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Size of normal red cells 

7.5 micrometers(mm)in diameter

Characteristics of normal RBC

Central concavity and pallor

 Variation in size of RBC's is called Anisocytosis.

Anisocytosis is encountered in

  1. Megaloblastic anemia
  2. Iron deficiency anemia

Variation in shape. Abnormal shapes of red blood cells


  1. Megaloblastic anemia
  2. Iron deficiency anemia

 Microcytic and Hypochromic : Smaller than normal with prominent central pallor

    1. Iron deficiency anemia Causes include: Blood loss Pregnancy Impaired GI absorption
    2. Beta Thalessemia
    3. Sideroblastic anemia

Macrocytic : Larger than normal

  1. Chronic hepatic disorders, i.e. cirrhosis, chronic hepatitis
  2. Alcoholism
  3. Hypothyroidism
  4. Megaloblastic anemia (Vitamin B12 or folate deficiencies)
  5. Myelodysplasia


 Sickle Cells: Elongated crescentic red blood cells

  1. Sickle cell hemoglobinopathies (e.g.SS,SC, S-thalassemia)
  2. Rarely seen in sickle trait(AS)smear.


Elliptocytes: Cells are elliptical in shape.

  1. Hereditary elliptocytosis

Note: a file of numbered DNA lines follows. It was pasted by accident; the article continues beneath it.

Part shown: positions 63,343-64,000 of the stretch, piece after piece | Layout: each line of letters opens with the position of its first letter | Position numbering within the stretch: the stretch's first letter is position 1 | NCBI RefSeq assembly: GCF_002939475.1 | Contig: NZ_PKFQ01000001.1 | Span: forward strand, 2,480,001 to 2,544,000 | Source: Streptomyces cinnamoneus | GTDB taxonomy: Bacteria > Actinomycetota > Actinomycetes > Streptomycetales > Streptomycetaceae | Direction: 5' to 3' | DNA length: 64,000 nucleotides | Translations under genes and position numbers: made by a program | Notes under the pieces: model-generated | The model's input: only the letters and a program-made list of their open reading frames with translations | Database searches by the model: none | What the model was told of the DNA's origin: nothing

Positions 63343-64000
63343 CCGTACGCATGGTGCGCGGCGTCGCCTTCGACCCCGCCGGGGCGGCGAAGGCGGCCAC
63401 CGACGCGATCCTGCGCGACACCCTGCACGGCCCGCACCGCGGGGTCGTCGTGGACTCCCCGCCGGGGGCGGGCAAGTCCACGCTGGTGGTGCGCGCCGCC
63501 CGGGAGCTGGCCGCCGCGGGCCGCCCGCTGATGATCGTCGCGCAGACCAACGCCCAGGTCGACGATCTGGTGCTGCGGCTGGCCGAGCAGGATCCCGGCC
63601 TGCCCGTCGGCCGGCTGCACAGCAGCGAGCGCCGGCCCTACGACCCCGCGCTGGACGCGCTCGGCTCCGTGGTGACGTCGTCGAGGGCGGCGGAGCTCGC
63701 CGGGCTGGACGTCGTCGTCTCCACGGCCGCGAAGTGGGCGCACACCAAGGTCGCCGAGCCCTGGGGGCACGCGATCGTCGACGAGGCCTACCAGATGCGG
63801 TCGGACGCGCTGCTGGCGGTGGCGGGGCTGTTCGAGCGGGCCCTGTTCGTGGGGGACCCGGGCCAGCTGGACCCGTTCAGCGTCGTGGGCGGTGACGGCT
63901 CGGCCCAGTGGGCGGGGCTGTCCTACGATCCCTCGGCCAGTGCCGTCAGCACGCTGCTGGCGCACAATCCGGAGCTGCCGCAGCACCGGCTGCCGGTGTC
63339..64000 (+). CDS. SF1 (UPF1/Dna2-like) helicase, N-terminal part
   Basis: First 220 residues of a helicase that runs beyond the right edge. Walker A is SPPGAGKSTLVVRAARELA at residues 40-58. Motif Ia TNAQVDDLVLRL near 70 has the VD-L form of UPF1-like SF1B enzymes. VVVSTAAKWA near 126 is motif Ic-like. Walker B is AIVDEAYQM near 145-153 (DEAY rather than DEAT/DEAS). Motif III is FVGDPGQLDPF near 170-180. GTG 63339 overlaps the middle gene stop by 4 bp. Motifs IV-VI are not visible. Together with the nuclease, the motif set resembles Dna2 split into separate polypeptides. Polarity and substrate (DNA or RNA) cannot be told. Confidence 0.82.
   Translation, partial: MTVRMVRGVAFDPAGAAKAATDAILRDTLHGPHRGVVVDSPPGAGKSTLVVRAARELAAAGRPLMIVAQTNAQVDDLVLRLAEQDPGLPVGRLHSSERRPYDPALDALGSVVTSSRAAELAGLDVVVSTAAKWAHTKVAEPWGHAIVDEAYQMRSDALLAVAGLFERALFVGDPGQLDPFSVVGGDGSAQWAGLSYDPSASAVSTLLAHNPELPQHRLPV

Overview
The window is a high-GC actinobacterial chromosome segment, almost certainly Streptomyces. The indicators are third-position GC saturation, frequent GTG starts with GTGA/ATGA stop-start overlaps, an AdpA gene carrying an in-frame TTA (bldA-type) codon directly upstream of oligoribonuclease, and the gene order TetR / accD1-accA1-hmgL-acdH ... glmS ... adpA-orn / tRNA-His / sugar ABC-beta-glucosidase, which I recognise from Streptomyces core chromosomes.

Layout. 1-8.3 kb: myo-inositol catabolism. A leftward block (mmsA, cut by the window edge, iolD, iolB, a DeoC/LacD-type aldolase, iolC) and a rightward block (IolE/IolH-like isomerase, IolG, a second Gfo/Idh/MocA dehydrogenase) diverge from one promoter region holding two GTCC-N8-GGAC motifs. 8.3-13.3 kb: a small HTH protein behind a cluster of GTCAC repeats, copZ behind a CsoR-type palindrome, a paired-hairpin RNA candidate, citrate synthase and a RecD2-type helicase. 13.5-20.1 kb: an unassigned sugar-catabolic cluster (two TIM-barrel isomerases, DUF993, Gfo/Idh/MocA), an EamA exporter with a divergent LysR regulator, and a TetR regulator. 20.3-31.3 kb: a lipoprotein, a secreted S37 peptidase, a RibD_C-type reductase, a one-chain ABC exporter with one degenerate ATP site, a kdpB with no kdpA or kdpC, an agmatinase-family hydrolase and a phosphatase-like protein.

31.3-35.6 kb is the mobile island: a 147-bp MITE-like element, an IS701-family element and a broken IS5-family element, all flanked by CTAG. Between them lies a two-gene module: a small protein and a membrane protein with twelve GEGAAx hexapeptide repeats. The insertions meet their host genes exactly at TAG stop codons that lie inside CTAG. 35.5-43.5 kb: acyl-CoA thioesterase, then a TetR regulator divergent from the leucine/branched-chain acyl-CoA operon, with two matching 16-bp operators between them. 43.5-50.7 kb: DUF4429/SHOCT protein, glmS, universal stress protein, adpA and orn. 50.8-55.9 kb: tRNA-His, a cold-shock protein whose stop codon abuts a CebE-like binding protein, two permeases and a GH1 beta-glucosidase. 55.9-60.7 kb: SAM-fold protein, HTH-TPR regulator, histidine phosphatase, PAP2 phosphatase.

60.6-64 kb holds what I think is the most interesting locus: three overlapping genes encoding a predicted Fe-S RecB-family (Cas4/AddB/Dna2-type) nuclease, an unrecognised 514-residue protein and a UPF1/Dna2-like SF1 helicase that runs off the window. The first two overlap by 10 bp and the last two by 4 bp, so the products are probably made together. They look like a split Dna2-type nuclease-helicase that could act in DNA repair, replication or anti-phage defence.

2. Thalassemia
  3. Iron Deficiency


Target Cells: Central and outer rim staining with intervening ring of pallor

  1. Liver disease
  2. Thalessemia
  3. Hemoglobin C disease
  4. Sickle cell disease


Acanthocytes: Also called Spur cells Irregularly spiculated . Dense center.

Due to altered cell membrane lipids

  1. Severe liver disease 
  2. Abetalipoproteinemia
  3. Rarely seen in anorexia nervosa
  4. Malabsorption
  5. Post Splenectomy


Polychromatophilia: Reticulocytes: Blue hue in macrocytes

  1. Hemolytic anemia
    • Thalassemia Major
    • Autoimmune Hemolysis
  2. Hemorrhage
  3. After replacement of Iron, B12, Folate


 Rouleaux Formation: Alignment of red blood cells in stacks (more than 4-5 per stack)

  1. Paraproteinemia as in multiple myeloma or macroglobulinemia
  2. High fibrinogen (inflammatory states; high ESR)
  3. Artifactual

 Howell jolly bodies : small basophilic dense inclusion

  1. Post Splenectomy
  2. Hemolytic anemia


Spherocytes :  Small hyperchromic cells lacking normal central pallor. 

  1. Hereditary spherocytosis
  2. Immune hemolytic anemia
  3. Post transfusion
  4. Glucose-6-phosphate dehydrogenase deficiency(Heinz body hemolytic anemias)